Bad luck or bad management – where is it going wrong at Sunderland?

An over reliance on Darren Bent? Unrealistic expectations? Key players not performing? These are questions that will be going through the mind of Sunderland manager Steve Bruce, and the club’s strong supporters. Speaking of fans, they have every right to be more worried than usual, especially when they read about supposed training ground bust ups.

Bruce, speaking in The Guardian, said: “I fell out with a few players and rightly so, I might have had a bust-up with a few.” Saying that publicly is not something managers often do, but the fact that he has done might suggest a split with some of the squad and the manager. When asked if the player in question was Kieran Richardson, Bruce said no, but then replied “it might have been someone else.”

Bruce is from the north-east himself, and the famous footballers that have come from there are generally the type of characters who have authority, and manage or play the game with an abundance of passion. There comes a time when you have to call for a decision and things seem to have become futile at the Stadium of Light, you get a sense that there is a lack of direction.

Football changes daily but the start to the season Sunderland had was excellent. Perhaps that gave the players and the management false expectations. It does not help the cause when key players are not performing, step forward Steed Malbranque, Andy Reid and Kenwyne Jones. The situation with the latter player is where Bruce’s management is called into question. In December, last year, Bruce said that Jones was “frustrating” to work with. Jones could have easily taken that as a signal of Sunderland looking to get rid of him.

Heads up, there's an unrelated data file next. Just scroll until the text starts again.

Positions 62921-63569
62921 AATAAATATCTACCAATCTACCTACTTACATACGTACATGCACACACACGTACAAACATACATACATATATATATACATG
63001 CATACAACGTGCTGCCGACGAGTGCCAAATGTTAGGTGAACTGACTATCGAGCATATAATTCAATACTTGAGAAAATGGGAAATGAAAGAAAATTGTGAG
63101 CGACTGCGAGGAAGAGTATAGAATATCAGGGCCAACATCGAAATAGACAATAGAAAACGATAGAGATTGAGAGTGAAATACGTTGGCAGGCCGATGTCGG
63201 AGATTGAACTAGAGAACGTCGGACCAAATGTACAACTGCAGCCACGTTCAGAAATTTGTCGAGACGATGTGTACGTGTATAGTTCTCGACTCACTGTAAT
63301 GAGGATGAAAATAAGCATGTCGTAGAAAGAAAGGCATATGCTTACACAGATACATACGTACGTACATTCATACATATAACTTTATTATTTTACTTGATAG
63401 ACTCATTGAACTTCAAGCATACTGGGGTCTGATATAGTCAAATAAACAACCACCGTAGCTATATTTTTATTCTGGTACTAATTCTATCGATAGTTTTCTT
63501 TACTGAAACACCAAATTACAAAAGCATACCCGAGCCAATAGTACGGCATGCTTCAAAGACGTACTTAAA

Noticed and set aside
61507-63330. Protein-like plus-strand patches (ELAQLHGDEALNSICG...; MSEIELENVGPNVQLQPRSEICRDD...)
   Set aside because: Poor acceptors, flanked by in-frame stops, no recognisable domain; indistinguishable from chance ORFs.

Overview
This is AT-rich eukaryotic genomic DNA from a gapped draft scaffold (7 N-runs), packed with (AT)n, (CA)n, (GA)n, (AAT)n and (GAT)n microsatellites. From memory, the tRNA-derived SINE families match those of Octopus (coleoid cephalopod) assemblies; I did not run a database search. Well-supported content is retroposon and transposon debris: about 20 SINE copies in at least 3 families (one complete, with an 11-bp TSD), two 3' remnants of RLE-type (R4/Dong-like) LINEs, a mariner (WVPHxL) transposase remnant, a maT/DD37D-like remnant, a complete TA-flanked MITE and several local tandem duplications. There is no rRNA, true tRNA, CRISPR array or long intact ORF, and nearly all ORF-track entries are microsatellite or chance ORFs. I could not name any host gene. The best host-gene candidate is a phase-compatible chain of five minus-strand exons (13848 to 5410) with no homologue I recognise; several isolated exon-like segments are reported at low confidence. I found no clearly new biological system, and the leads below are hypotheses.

In modern day style of management, where there is so much player power, it went against the rulebook, so to speak. When Bruce said of Jones “I’m having trouble getting through to Kenwyne, I don’t know if he believes anything I tell him,” then that can be translated in two ways. Firstly, has Bruce lost the trust and faith of someone who was supposed to be a leading player? Secondly, is he using this as a way of diverting the pressure he is under?

Managers should be telling this to players behind closed doors and working with them to get their game back on track again. The deteriorating performances of Jones will lead to questions about why Bruce is still playing him. It is like a vicious cycle, Bruce started off by saying what he said to probably motivate Jones, but it might come back to haunt him in the end.

Despite being a relatively young manager, Bruce has been through his fair share of clubs and has been known to move on to another club given half a chance as he did in moving from Wigan to Sunderland. He may owe this club more of his time, and prove he can withstand what is his biggest management test so far.